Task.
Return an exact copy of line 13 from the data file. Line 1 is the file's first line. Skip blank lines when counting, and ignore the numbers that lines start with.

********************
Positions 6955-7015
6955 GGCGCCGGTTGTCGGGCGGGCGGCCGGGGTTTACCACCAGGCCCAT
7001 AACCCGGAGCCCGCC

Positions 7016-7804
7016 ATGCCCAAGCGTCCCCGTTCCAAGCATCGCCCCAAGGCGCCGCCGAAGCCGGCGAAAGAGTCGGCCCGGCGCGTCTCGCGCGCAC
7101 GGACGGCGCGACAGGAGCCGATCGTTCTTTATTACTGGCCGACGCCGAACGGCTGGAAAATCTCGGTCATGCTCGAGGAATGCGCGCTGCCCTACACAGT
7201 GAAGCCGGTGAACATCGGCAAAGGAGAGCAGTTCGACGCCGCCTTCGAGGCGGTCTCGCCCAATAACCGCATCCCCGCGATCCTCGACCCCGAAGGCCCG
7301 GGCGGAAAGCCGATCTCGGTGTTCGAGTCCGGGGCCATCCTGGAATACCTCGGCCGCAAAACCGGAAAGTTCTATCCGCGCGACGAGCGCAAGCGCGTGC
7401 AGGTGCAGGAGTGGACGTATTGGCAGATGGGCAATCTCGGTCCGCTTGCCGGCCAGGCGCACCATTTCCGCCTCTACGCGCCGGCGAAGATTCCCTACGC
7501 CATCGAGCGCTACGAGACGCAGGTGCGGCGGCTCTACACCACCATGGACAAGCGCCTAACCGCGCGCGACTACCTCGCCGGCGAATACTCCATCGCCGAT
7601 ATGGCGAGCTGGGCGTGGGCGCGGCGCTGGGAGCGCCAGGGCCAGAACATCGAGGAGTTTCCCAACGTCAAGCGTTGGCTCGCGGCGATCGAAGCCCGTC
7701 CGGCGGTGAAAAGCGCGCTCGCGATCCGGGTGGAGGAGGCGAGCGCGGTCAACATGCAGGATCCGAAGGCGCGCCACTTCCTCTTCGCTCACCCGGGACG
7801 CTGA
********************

7801 CTGA